surprisingly, I couldn't find a piece that talked about cannon firing. although articles indicate it has been done.

The cannon appear quite setback towards the middle, it could mean better accuracy, since it is closer to the CG I guess.

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Re: LCA News and Discussions, 22-Oct-2013

Postby Yagnasri » 01 Dec 2013 19:19

I think the last word on the numbers is not yet said as the cost may be a serious issue, we may end up without any Rafael. In such case more Lca mk2 may be acquired. Further China actions must have raised some serious need for numbers. So the success of mk1 will be continuing and much bigger orders for mk1 and 2 may be than the present projections. The advances in mk2 will not doubt help us with AMCA project.

In all great future and bigger role may be there for Tejas than we now think.

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Re: LCA News and Discussions, 22-Oct-2013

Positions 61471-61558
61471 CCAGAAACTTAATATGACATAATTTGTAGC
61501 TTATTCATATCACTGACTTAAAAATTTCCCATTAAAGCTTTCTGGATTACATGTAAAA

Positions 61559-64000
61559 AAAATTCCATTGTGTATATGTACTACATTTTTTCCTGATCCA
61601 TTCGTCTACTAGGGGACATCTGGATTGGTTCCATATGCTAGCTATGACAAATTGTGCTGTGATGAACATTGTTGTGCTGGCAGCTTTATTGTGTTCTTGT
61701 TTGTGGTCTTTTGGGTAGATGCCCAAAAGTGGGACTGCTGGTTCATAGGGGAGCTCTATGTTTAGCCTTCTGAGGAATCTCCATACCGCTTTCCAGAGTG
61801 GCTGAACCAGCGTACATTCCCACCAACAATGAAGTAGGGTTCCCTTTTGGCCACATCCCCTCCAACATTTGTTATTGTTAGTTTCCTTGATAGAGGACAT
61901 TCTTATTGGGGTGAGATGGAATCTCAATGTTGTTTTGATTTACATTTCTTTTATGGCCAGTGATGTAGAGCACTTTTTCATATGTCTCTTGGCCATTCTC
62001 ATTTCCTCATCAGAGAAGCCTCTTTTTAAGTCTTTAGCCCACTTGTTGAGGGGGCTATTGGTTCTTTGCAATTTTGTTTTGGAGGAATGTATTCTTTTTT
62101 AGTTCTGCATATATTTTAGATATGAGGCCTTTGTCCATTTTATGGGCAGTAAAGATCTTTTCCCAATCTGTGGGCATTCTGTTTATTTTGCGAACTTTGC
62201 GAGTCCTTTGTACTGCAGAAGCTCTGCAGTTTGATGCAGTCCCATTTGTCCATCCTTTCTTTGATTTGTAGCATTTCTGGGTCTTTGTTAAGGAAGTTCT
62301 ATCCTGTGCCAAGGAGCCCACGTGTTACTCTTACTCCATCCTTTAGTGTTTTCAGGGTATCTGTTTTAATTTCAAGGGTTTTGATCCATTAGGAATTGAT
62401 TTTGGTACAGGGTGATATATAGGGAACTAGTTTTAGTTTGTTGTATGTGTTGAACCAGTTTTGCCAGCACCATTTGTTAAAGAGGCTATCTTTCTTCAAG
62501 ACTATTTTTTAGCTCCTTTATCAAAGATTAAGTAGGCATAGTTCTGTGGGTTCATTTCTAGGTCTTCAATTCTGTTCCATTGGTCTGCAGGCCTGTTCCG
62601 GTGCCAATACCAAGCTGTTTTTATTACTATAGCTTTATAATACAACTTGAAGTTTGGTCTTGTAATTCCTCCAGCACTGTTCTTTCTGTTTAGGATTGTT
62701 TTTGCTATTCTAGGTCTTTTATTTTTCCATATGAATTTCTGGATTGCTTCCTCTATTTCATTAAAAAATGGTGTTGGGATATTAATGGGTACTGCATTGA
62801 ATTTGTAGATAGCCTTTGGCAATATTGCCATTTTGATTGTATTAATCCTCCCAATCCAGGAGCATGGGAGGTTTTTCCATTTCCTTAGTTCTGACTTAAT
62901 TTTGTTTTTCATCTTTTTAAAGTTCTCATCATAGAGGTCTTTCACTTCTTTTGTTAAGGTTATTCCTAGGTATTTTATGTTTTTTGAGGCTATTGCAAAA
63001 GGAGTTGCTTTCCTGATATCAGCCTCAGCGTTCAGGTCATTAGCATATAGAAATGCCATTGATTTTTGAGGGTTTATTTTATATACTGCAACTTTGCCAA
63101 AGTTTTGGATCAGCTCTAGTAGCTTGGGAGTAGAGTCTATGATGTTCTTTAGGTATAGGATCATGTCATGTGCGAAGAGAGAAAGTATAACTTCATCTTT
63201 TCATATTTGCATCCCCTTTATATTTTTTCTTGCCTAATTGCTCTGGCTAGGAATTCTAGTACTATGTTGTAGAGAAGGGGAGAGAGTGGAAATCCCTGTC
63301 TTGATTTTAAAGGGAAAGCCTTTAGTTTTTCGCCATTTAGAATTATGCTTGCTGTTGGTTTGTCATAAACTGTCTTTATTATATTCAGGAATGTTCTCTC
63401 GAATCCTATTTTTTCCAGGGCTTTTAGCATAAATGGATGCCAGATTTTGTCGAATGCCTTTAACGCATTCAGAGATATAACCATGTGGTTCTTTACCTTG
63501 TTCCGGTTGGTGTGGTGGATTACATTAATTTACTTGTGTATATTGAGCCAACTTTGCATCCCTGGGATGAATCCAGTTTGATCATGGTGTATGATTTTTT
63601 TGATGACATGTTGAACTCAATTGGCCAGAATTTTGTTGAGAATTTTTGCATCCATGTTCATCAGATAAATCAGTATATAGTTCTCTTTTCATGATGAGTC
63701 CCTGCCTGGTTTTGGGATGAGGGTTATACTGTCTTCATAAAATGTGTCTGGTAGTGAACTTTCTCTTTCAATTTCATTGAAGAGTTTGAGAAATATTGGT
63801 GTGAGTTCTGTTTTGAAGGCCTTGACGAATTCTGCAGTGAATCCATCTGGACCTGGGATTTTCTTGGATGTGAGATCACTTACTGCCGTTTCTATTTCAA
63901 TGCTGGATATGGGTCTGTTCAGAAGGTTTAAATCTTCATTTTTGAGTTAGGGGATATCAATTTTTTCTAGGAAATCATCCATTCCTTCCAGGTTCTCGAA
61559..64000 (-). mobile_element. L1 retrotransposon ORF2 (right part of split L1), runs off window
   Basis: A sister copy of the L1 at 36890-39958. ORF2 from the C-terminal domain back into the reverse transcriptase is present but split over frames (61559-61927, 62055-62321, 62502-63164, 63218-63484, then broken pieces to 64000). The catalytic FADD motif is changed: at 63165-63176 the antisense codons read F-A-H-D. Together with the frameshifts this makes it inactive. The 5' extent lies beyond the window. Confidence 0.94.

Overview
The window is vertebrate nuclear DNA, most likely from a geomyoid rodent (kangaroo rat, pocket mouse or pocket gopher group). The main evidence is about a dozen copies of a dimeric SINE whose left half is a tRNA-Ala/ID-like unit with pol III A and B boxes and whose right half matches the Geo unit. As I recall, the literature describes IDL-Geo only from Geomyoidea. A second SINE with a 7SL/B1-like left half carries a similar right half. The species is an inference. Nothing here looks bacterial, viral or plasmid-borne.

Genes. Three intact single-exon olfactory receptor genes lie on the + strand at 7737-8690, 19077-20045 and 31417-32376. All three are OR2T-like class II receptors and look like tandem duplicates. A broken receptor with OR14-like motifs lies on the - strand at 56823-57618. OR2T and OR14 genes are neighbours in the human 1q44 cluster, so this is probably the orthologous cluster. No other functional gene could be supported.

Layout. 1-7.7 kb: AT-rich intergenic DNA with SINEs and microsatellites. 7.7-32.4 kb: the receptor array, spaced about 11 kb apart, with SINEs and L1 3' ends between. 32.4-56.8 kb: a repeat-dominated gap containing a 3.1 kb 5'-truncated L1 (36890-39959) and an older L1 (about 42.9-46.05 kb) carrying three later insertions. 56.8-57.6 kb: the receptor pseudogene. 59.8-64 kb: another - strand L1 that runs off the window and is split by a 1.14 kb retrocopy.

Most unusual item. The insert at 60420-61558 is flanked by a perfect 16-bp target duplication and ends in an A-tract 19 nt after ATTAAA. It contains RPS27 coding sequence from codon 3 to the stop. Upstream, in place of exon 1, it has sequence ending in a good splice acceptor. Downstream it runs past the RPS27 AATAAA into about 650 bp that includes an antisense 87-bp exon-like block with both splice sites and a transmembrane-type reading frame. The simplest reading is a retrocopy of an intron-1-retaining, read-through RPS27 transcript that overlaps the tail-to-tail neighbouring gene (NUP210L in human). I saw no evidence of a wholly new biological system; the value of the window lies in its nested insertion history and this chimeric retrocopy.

Postby Hitesh » 01 Dec 2013 19:54

I was checking the Wiki page for LCA and comparing it to Gripen. Why is the combat radius so low? It says its combat radius is 300 kms whereas Gripen is 850 km radius? They have similar empty weight. However loaded weight is greater for LCA and maximum take off weight is greater for Gripen. What is loaded weight? what is the difference?

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Re: LCA News and Discussions, 22-Oct-2013

Postby Aditya_V » 01 Dec 2013 20:05

Hitesh_> I don't think LCA combat radius has been published, and combat radius varies based on mission type. I doubt Gripen has nearly 3 times the combat radius of Tejas.

Gripen has 3008 liter tank, while Tejas has 2458Kg(don't know how many liters this translates too) but is lighter.

Wiki numbers have to be taken with a bit of salt. if you wiki you will believe Bandar can detect fighters and engage them at 150km and is soon slated to get AESA.

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Re: LCA News and Discussions, 22-Oct-2013

Postby Kartik » 02 Dec 2013 10:49

Rahul M wrote:
Aditya_V wrote:Question to Gurus- where is the LCA's canon placed and has the GSH 23mm cannon ever been fired from LCA?